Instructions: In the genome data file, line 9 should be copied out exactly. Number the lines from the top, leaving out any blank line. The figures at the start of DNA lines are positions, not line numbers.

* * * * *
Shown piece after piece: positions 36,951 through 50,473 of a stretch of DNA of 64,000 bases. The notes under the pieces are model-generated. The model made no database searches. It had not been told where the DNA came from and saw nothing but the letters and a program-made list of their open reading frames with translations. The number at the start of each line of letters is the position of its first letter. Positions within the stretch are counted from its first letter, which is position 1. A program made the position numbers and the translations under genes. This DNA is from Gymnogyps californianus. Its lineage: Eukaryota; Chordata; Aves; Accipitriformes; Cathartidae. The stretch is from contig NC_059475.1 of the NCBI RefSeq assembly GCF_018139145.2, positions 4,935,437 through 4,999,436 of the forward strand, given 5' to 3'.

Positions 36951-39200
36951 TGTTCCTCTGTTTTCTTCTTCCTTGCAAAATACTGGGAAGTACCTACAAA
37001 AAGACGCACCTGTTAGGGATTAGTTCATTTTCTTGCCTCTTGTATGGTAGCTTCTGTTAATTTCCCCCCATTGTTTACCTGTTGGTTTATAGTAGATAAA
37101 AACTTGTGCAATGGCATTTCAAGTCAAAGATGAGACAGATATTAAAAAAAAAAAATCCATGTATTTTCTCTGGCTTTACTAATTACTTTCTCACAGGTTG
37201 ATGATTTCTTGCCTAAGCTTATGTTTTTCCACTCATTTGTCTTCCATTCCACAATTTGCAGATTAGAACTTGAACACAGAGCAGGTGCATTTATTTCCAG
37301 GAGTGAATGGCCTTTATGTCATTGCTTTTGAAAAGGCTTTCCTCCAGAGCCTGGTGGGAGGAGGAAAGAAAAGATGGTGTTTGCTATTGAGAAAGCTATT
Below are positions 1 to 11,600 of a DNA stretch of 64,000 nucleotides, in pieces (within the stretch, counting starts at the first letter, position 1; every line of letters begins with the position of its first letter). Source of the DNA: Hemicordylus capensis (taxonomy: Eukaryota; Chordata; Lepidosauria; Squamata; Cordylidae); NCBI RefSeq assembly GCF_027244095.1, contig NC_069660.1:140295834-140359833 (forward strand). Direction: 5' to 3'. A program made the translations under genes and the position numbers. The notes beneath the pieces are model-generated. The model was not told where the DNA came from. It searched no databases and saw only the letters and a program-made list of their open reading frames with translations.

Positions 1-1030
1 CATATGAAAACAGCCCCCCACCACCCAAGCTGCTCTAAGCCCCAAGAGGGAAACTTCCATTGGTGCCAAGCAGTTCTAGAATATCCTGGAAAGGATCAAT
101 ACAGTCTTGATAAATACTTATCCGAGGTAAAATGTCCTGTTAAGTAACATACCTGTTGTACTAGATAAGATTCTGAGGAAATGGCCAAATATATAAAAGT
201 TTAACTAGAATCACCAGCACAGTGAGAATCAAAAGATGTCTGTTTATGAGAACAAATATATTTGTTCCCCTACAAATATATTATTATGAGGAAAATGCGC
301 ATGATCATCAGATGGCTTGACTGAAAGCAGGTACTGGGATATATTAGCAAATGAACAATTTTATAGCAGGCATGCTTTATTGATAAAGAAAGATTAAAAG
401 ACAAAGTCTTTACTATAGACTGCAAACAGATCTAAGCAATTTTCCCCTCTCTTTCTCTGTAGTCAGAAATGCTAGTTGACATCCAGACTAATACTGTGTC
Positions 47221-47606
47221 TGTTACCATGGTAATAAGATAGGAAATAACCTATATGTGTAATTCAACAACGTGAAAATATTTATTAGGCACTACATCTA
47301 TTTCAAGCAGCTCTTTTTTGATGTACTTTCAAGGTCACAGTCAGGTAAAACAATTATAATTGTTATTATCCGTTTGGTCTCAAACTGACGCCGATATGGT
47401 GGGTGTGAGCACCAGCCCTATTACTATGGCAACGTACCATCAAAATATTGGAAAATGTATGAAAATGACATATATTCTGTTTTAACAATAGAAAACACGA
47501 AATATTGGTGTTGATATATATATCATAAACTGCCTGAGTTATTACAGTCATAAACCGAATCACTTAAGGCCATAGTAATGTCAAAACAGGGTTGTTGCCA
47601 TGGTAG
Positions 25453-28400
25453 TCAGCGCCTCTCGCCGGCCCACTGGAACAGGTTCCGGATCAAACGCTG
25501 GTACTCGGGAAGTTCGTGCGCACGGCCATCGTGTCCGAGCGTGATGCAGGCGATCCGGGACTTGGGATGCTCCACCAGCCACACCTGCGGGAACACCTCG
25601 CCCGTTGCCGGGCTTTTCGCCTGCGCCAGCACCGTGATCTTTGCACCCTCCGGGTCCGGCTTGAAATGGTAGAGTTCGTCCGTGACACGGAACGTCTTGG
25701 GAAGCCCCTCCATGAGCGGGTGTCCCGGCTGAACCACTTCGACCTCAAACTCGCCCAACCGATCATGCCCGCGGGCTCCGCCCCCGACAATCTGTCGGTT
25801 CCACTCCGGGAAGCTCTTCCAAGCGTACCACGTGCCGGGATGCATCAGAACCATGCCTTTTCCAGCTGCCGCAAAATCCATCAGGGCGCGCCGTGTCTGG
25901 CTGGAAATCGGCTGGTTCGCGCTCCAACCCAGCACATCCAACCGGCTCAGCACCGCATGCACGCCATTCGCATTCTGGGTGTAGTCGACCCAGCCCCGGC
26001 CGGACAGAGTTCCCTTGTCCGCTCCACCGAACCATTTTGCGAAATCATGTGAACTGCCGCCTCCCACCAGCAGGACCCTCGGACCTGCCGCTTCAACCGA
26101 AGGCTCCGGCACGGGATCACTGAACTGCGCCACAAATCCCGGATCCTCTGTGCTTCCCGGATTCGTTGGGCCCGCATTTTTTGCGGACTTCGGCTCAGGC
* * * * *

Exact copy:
Positions 1-1030